It’s nice, and even refreshing, meeting genuinely nice people, but when they are too nice, something is definitely up. I used to give “too-nice” people the benefit of the doubt, thinking they’re not in it for themselves or for another purpose. After observing too-nice people during my lifetime, my perspective has changed, and I learned years ago in social psychology that there is always a return in their investment.
For example, someone that is always giving to others or doing for others and not expecting anything in return from an outer perspective is definitely expecting something in return internally. Whether they get a thrill out of it or a boost in ego or even some attention they were craving or maybe they just want a new drinking buddy, that is what the return brings. This isn’t necessarily a bad thing, but the truth is, it’s their return. Of course, there are always the people that are complete pushovers and enablers that don’t know how to use boundaries; however, I wouldn’t say they’re “too nice;” I would say they’re blind to reality and somehow enjoy the conflict it brings.
When I was growing up, there was one person in particular that I was very wary of when it came to “being nice.” I would be given something I’d really enjoy, then at a moment’s notice over nothing at all, it would be taken away – because it made that person feel good to see me upset. I’ve even had someone help me out and continue to remind me of it for 20+ years, making me never want to accept anything from anyone – ever again!
I’ve also met too-nice people that are pretending to be nice, when the reality is they’re envious or they’re nosy and looking for information to suit their own purpose. It could be someone close to you that gives you something, perhaps something they’ve made, smile right to your face, and then proceed to talk shit behind your back. What is their objective? To make you think they like you, even when they may be jealous or just a shitty person doing a type of bribing. Or maybe it’s someone that’s not necessarily a friend, but perhaps an acquaintance that may offer something tangible (or non-tangible, like a favor) out of nowhere. Do you really think that person isn’t expecting something in return? They may say, “This is for you,” and then, “here is my business card to give to all of your friends.” That’s not a big deal in the overall scheme of life, but it’s worth taking a look at how those types operate. Business is one thing, but personal life is another, and fake-nice people suck!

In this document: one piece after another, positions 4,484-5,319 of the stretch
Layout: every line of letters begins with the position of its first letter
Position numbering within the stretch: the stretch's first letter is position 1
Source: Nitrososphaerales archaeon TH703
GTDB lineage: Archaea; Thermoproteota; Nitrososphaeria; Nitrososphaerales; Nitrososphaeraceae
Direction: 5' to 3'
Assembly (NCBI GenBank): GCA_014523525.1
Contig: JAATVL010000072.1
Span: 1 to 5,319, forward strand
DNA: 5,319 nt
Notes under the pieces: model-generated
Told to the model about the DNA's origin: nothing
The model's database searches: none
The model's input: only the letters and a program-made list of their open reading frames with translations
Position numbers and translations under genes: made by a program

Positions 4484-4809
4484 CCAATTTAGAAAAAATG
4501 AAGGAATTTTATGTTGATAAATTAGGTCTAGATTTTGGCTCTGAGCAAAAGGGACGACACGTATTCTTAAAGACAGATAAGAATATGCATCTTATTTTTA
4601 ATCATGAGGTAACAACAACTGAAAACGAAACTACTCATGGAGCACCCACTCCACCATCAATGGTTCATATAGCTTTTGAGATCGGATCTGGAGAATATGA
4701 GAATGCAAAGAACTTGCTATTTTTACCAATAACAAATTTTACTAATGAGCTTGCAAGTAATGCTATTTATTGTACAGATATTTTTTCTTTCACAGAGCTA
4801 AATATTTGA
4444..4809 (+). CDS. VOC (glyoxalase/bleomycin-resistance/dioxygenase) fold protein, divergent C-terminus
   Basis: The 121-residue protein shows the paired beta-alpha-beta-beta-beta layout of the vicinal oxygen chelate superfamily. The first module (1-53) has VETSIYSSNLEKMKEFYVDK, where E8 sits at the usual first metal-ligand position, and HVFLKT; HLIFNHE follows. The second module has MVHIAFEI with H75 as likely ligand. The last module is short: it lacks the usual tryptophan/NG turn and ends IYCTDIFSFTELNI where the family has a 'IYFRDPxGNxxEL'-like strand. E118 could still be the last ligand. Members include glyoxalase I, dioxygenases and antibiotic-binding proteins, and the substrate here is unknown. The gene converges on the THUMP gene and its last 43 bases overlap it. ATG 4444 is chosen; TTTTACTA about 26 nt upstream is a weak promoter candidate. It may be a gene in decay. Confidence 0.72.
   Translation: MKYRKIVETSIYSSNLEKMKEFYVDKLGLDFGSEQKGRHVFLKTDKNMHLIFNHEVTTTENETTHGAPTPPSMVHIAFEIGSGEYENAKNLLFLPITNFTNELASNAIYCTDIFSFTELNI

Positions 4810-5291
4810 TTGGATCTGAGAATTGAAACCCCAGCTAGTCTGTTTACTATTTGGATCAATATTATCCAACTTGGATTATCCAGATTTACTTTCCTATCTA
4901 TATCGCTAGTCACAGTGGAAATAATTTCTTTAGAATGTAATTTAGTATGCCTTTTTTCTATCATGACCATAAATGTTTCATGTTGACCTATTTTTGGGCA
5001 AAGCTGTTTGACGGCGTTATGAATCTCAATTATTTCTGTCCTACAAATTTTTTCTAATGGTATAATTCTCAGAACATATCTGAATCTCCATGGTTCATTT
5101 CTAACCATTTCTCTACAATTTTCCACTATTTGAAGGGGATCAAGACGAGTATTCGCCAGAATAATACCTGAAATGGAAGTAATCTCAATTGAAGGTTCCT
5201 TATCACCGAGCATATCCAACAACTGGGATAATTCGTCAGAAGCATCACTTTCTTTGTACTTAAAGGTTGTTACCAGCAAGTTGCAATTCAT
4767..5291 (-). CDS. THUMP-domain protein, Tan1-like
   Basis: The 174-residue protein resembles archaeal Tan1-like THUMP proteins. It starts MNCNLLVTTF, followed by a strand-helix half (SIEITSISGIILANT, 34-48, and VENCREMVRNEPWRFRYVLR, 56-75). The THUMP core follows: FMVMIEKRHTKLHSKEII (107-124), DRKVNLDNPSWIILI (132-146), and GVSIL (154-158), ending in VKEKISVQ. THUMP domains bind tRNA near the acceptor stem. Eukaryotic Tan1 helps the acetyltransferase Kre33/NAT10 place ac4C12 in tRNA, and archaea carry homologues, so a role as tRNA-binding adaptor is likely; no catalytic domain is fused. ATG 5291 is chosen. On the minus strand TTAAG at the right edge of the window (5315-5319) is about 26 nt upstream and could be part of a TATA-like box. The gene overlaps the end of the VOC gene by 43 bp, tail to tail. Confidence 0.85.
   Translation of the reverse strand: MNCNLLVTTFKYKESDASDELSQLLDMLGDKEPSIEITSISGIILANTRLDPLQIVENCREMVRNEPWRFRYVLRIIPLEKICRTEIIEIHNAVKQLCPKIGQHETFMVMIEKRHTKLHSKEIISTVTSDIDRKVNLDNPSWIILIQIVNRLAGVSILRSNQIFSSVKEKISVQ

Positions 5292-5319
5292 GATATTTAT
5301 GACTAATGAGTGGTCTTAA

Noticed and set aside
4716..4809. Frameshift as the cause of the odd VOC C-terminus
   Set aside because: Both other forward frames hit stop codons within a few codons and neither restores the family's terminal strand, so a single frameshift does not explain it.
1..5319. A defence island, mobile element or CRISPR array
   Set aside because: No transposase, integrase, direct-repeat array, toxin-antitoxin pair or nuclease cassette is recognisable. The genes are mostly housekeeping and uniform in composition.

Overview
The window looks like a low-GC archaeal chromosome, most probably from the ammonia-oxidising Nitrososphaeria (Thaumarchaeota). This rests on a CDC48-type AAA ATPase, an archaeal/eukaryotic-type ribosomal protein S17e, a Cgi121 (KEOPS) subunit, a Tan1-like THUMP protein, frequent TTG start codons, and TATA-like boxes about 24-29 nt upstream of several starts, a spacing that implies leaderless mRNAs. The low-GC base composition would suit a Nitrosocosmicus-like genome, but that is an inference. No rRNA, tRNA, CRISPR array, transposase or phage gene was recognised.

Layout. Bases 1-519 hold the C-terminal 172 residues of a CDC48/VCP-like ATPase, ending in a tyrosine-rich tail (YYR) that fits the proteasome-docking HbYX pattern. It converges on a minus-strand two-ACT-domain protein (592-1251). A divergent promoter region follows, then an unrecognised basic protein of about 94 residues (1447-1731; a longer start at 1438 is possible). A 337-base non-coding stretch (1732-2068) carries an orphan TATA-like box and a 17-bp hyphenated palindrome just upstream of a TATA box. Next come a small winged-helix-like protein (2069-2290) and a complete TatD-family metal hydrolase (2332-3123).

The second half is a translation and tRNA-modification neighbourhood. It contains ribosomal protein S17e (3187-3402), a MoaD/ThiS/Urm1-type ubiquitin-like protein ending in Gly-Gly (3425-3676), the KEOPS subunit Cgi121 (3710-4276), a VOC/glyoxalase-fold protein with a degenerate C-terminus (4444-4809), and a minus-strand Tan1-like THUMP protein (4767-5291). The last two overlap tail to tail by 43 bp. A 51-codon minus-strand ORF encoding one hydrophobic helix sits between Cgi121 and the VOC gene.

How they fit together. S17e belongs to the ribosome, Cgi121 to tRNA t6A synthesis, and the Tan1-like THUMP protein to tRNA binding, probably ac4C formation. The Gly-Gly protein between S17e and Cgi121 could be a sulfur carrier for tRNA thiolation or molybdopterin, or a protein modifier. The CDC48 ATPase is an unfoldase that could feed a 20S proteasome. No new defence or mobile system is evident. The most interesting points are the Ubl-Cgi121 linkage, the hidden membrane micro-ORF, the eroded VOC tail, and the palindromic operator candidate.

Getting something in return happens in a lot of dating scenarios, and I’ve either seen it many times with others or experienced it myself. Whenever I hear a guy say to me, “I guess I’m just too nice,” I ask them what were they expecting? Because if there was no agreement between the two people that a certain action was supposed to happen, then there’s nothing to really complain about. Of course, there is always the obvious one in which the man pays for drinks or a meal and expects to get laid or whatever else his objective may be. When he gets rejected, he regrets paying for anything. And there are always gold diggers whose interest lies only in material gain, who feign niceness and take advantage of unsuspecting men or only date men that will do favors for them and fix their house for free. This is one reason I make it clear “we are friends” or pay my own way. Let’s not forget the self-proclaimed “nice guys” on dating sites that are only nice for a minute until they are rejected. (You can see exactly what I mean when @SareyTales posts the messages from the “nice guys.”)
When you truly give from the heart, you’re not looking for anything in return, except maybe some peace and happiness, and maybe even a smile.